Disclaimer: This is not legal medical advice. We are sharing our experiences in the field and not making any recommendation that you do the same. When in doubt, take your dog to a vet.
There is danger inherent in working and in hunting. This is not a reason not to do it, but it does mean being prepared. We always keep a good first aid/medicine kit on hand for dog and human alike. This means in our car if we are hunting on a farm and in our pack if we are hunting away from a road. Besides normal medical supplies, we keep a few specialty items in our kit that we rely on heavily. We handle our dogs regularly from the time they are a puppy. We get them used to our hands in their mouth. around their ears, eyes, genitals, belly and between their toes. We want our dogs to feel comfortable being handled, even a bit roughly, in the case we have to administer first aid when they are in pain. Here are a few things common things we have dealt with in the field. A comprehensive guide to dog care in the field can be found on our friend, The Terrierman’s page.
When hunting on farms we always ask if poison has been used and how recently. Anti-freeze is also a concern, as it tastes sweet and dogs will readily lap it. Ideally we hunt where no poison has been used. We are not concerned if a dog catches and kills a rat that has been poisoned, but we teach our dogs “drop it” and make sure they do. If a dog eats a posioned rat or stumbles upon rat poison (or anti-freeze) and consumes it, it is vital to induce vomiting ASAP. One way to do this is by administering hydrogen peroxide orally with a syringe (1 tsp per 10 pounds) and to keep the dog moving. If they don’t vomit within 15 minutes give a second dose. But do not wait to take your dog to a vet if there is one in driving distance. Rat poison is no joke. If you are not in range of a vet as a follow up you can try giving them activated charcoal (Toxiban) and/or Vitamin K.
If you do not see the dog eat a rat or poison but suspect poisoning here are some signs that a dog may have been poisoned: Lethargy, doesn’t want to exercise, coughing, difficult breathing, pale gums, vomiting, diarhhea, nose bleed, bruising, bloody urine, swollen joints, lack of appetite, bleeding from gums.
Clean well and apply a drop of bee propolis tincture or a decoction (strong tea) or poultice of yarrow, an herb that is readily available in the field. Both of these treatments are anti-bacterial, help stop bleeding and tone tissue to induce faster healing. We use Propolis when we want the wound to seal, Yarrow when we want the wound to breath. Generally we do not stitch these wounds and they will heal in a few days.
Foxtails and other pokey vegetable matter can get lodged in a nostril, ears or genitals. It is handy to carry a cheap medical light (this is the kind with the little funnel) to take a look if you suspect the animal has something lodged in nose or ear. Flushing with a little olive oil is sometimes enough to lubricate and loosen the foreign object. If the issue persists it is vital to take the animal to a vet as sustained obstruction can create infection.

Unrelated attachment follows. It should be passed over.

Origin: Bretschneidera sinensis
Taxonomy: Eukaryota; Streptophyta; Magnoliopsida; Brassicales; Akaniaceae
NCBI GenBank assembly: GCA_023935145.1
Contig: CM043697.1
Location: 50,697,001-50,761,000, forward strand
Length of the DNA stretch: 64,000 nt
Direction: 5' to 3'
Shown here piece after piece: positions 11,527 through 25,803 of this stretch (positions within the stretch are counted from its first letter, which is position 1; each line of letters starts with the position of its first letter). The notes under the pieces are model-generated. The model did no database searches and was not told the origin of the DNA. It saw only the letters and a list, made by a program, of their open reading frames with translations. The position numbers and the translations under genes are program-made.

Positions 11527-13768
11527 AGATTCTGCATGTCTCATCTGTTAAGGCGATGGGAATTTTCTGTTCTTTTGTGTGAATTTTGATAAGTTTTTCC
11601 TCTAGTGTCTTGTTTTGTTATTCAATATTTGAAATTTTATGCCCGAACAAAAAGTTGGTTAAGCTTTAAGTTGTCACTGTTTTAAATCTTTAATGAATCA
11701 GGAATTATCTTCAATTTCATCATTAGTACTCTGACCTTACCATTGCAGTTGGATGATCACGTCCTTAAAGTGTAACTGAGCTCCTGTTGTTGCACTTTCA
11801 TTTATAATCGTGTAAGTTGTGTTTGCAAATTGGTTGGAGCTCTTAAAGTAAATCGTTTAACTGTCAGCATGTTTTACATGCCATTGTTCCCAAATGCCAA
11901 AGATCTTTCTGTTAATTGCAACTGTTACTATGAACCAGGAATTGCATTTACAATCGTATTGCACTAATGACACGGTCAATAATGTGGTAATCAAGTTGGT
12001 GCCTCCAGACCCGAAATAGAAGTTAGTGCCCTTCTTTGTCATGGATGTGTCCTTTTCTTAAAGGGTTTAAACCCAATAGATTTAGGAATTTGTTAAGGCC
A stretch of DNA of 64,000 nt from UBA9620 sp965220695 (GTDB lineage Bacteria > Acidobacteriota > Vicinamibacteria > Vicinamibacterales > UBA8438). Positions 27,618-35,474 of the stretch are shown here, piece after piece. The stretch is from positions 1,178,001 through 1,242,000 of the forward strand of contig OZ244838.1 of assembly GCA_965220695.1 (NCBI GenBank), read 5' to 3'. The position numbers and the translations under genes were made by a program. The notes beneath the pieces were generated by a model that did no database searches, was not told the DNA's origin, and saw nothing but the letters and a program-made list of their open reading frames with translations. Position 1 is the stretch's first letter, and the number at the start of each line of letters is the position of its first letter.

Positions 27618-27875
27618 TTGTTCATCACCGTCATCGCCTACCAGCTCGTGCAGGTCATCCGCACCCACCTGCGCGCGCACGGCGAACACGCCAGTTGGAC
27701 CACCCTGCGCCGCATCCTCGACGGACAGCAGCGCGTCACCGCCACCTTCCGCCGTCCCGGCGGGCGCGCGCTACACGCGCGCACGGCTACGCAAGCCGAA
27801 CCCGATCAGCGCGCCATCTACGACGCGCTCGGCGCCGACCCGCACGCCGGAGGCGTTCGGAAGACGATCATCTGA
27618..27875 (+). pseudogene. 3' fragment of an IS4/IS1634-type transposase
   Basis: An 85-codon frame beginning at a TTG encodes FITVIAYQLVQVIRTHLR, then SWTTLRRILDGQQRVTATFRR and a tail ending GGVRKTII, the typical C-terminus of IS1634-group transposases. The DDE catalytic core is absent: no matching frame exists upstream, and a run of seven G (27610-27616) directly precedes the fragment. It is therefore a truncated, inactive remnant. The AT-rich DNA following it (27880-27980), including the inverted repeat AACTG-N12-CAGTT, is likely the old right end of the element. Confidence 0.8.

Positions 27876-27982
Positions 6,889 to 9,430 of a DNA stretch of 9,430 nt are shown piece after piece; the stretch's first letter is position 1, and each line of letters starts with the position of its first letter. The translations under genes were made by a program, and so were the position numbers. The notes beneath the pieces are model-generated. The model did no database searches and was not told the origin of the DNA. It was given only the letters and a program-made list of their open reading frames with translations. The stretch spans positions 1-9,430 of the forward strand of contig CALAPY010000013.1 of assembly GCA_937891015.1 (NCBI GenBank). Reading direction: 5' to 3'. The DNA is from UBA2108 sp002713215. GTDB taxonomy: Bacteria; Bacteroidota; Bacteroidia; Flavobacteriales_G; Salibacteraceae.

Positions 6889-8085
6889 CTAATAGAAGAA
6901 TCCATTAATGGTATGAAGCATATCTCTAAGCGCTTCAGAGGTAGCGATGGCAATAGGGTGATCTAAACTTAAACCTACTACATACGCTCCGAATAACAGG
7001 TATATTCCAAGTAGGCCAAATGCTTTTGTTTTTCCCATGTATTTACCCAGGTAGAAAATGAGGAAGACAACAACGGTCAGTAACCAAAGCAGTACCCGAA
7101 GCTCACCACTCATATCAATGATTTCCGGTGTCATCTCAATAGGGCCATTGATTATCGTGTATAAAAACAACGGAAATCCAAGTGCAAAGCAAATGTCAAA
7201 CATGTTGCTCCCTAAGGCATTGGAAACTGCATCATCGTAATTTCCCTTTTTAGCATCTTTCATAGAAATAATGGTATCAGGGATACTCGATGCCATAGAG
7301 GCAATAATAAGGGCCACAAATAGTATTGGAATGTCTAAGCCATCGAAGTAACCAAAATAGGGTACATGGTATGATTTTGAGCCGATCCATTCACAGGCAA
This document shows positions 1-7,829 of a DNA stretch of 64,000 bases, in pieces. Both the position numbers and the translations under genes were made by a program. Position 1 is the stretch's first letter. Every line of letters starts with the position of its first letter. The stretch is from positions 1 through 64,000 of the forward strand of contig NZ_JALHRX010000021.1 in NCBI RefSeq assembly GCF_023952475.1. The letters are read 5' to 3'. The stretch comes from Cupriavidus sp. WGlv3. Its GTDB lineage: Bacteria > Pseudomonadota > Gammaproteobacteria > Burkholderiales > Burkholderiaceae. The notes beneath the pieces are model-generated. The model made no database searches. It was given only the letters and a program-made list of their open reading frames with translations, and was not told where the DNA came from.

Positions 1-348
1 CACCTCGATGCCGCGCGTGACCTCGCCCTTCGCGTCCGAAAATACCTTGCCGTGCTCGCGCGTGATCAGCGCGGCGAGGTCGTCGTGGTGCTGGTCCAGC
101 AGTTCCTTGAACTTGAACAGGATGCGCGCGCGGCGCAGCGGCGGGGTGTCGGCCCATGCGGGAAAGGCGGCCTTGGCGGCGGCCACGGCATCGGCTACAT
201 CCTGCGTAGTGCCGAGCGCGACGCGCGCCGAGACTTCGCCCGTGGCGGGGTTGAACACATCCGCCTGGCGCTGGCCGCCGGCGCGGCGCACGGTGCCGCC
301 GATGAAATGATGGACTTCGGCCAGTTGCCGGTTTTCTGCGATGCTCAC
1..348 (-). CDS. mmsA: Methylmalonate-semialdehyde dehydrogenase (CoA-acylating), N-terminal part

Rats and other vermin and varmints carry both fleas (a vector for worms) and worms, so we regularly worm our dogs with a broad spectrum wormer.
First Aid Kits
There are many commercially available Dog First Aid Kits to be found online, as well as resources for assembling your own and information about poisoning. Don’t be afraid to do your own research and doctor your own dog. It is legal to do so. Many medications can be found at livestock supply and dogs respond well to most herbal preparations. Be sure to research usage and dosage. As well as what is included in a normal dog kit, we keep some of our own homemade preparations in our kit including:
Propolis Tincture. Propolis is a sticky substance used by bees to clean, disinfect and seal the hive. It is mostly made of sap they collect and bring back to the hive. Propolis is highly anti-bacterial and anti-inflammatory. Because we have a beekeeper in the family we regularly scrape a little from our hives and place in vodka to make a simple homemade tincture which we use on bites, cuts and small punctures. Tincture of propolis is also available commercially.
Milk Thisltle Tincture (low alcohol or glycerin tincture preferred),
This is a liver protectant and can be used if the dogs are exposed to toxins such a close range skunking, or ingesting poisonous mushrooms. It can be used right away and then afterwards to flush and tonify the liver. Daily dose for liver damage or protection 1 drop per pound of dog, used in an acute situation such as possible poisoning or exposure to strong toxins, 2-3 drops per pound every 4 hours from time of exposure until the dog shows improvement. Don’t give to pregnant dogs.
Yarrow (Achillea millefolium) is highly anti-septic. Fresh leaves can be chewed or mashed and put on wounds to help stop bleeding . Fresh leaves can also be brewed into a strong tea (decocction) and used as a wash on wounds. Tincture of yarrow can be diluted and used on wounds. A stiptic powder of yarrow is useful to help stop bleeding.
Thank you to Anna D for her input on herbal first aide.